(This article originally appeared on Huffington Post.)

By now, nearly everyone has heard about “Swiftmas”, Taylor Swift’s gift-giving extravaganza in which she and her team spent hours getting to know 32 of her fans, and then even more time buying gifts and surprising them with personal Christmas presents on their doorsteps.

On the other hand, the brands we work and interact with every day, the ones that spend millions and millions of dollars on TV spots, sweepstakes, radio spots, full-page magazine ads, email marketing — they’re absolutely lost. If these brands ditched that impersonal, mass advertising in favor of Taylor Swift’s methods, not only would these brands make loyal customers for life, but the world might actually be a better place. Brands should follow Taylor Swift’s brand of marketing for five main reasons:

She Knows Her Fans Are More Than Their Demographics

Most multimillion-dollar brands spend lots of money and precious time to analyze their customers. However, they do it in a very broad way. Spreadsheets, surveys, focus groups, social media engagement… and for what? To launch traditional media campaigns that, for the most part, nobody wants to see.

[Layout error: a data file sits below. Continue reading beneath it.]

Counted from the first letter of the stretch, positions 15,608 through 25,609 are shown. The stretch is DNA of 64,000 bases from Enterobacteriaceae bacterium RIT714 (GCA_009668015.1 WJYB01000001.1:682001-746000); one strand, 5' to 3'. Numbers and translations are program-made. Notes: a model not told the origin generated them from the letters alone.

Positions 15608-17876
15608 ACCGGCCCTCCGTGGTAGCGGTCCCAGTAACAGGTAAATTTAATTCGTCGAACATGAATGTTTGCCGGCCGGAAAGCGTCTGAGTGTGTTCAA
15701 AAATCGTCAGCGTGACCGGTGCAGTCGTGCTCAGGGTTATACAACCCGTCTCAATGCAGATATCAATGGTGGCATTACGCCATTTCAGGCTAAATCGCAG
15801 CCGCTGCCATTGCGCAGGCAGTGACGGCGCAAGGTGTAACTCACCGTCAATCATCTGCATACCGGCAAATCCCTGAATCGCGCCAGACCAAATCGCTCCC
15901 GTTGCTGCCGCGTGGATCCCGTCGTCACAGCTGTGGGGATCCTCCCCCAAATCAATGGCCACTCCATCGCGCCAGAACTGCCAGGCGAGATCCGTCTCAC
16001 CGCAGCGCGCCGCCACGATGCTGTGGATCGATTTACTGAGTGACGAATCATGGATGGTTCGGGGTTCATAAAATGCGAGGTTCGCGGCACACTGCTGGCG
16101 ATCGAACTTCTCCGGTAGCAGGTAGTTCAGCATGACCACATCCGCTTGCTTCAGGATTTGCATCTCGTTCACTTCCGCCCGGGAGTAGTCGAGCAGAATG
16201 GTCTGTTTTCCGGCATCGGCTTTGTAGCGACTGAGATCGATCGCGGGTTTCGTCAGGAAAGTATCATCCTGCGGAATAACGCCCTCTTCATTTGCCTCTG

Taylor Swift, on the other hand, studied her fans deeply. Taylor and her team already knew that her fans spend a lot of time learning everything they can about her. With Swiftmas, Taylor returned the favor.

Not only did Swift’s team leverage social media and digital analytics, but they got to know her fans on a personal level, in what became known as “tay-lurking.” And their analyses, unlike so many brand research studies, were not focused on her product. They focused on each individual person — what she likes, what she does with her friends, and the gifts she might want. The details that Taylor mentions in her video and in the handwritten notes are personal and emotional. They show that she actually cares about her fans as people, not just consumers.

 

She Learns How Her Fans Use Social Media, and Reciprocates